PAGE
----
|Assembler: Forward ref. label email@example.com (1999-05-03)|
|Re: Assembler: Forward ref. label firstname.lastname@example.org (Bill A.) (1999-05-03)|
|Re: Assembler: Forward ref. label email@example.com (1999-05-07)|
|Re: Assembler: Forward ref. label firstname.lastname@example.org (Christian von Roques) (1999-05-09)|
|Re: Assembler: Forward ref. label email@example.com (1999-05-16)|
|Re: Assembler: Forward ref. label firstname.lastname@example.org (John R Levine) (1999-05-16)|
|From:||"Bill A." <email@example.com>|
|Date:||3 May 1999 14:46:47 -0400|
|Organization:||Posted via RemarQ Communities, Inc.|
firstname.lastname@example.org wrote in message 99-05-004...
> If the expression conatins label computaion, and the result will not
> be determined until 2nd pass, I select one-word instruction or
> two-word by the expression result. Thats mean I cannot generate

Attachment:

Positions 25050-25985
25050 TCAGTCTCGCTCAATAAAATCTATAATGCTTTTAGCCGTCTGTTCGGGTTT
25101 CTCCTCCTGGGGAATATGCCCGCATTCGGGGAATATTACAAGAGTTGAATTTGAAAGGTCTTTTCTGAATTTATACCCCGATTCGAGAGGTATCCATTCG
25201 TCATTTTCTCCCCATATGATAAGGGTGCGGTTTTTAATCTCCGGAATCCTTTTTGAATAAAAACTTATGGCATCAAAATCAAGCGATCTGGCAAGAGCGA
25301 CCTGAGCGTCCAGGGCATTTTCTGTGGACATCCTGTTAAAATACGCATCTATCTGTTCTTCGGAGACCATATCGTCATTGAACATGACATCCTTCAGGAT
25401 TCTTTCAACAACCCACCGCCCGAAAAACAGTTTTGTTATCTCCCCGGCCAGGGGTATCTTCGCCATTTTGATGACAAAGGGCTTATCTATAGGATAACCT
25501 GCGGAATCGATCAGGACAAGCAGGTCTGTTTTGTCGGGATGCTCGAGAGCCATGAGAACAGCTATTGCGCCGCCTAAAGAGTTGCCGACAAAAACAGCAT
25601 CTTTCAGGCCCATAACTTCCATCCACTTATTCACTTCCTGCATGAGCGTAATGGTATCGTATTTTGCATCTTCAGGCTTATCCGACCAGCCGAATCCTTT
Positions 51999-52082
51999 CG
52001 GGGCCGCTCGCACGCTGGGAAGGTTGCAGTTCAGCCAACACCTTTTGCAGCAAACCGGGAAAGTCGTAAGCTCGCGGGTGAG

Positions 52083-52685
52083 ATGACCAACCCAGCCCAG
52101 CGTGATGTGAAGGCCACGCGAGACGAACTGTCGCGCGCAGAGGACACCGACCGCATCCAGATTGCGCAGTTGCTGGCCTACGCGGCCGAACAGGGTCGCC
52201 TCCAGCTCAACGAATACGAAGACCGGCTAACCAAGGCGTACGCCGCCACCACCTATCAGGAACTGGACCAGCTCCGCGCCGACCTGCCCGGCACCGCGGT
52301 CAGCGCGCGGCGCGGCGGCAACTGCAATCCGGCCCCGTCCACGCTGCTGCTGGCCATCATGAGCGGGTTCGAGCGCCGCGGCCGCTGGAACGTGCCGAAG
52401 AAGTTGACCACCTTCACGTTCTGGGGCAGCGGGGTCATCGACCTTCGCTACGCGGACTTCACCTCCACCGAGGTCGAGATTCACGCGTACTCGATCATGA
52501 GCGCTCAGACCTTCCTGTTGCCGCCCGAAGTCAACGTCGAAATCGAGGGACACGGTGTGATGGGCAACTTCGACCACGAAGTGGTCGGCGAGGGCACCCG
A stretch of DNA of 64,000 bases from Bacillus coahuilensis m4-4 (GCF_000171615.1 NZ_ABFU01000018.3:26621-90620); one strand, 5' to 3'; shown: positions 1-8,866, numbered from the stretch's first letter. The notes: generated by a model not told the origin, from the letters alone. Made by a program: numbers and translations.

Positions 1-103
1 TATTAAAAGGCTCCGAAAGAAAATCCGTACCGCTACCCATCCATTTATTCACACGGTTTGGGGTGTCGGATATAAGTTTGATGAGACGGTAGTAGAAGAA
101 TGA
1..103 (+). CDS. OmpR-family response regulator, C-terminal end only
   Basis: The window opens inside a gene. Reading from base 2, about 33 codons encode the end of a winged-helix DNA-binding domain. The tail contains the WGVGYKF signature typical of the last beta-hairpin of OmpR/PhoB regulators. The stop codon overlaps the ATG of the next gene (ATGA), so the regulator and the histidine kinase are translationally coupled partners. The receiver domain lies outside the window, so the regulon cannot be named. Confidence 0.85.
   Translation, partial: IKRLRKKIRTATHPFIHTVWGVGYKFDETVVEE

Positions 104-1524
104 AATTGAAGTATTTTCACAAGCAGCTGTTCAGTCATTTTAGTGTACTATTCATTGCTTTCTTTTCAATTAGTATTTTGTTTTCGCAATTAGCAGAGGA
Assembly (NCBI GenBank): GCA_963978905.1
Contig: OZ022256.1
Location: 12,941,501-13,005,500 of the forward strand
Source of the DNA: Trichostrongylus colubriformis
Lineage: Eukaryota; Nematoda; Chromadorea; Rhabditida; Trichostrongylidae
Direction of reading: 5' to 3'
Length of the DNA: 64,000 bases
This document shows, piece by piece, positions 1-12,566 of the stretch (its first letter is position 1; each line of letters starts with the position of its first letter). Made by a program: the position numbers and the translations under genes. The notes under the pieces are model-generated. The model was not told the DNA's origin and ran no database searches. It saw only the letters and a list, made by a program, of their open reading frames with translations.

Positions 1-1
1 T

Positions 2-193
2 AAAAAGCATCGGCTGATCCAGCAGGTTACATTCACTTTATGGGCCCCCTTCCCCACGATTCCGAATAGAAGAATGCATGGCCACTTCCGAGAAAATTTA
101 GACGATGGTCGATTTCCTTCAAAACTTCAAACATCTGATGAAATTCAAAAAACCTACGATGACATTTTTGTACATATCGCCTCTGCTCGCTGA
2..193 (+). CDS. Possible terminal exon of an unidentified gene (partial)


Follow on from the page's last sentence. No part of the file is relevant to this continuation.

> correct machine code and label address in 1st pass.
When a forward reference is used in an expression that 'sizes' the
opcode of an instruction, I don't see any easy way to do this without
using a 3rd pass. In fact, the reduction of one or more instructions
by a byte could change other instructions (e.g. if you have different
You could consider backpatching, but there is a lot of housekeeping. For
mov ax, expr
If expr reduces the move by a byte, not only are the following labels
off (which could be adjusted if a linked list is maintained), but
previous instructions (the jmp or ones that calculate distances) must
also be patched.
Why not set a flag and use a 3rd pass? In fact, in my assembler,
every time I see a label change address between passes, I set a flag.
This allows multiple passes for cases where a change in pass 2 ripples
to cause a change in pass 3 which causes a pass 4 for to finally
resolve. There are diminishing returns of course - but most things
assemble in two or three passes anyway.
[I used a 1.5th pass that figured out the sizes and adjusted labels before
the second pass. That avoided any backpatching. -John]
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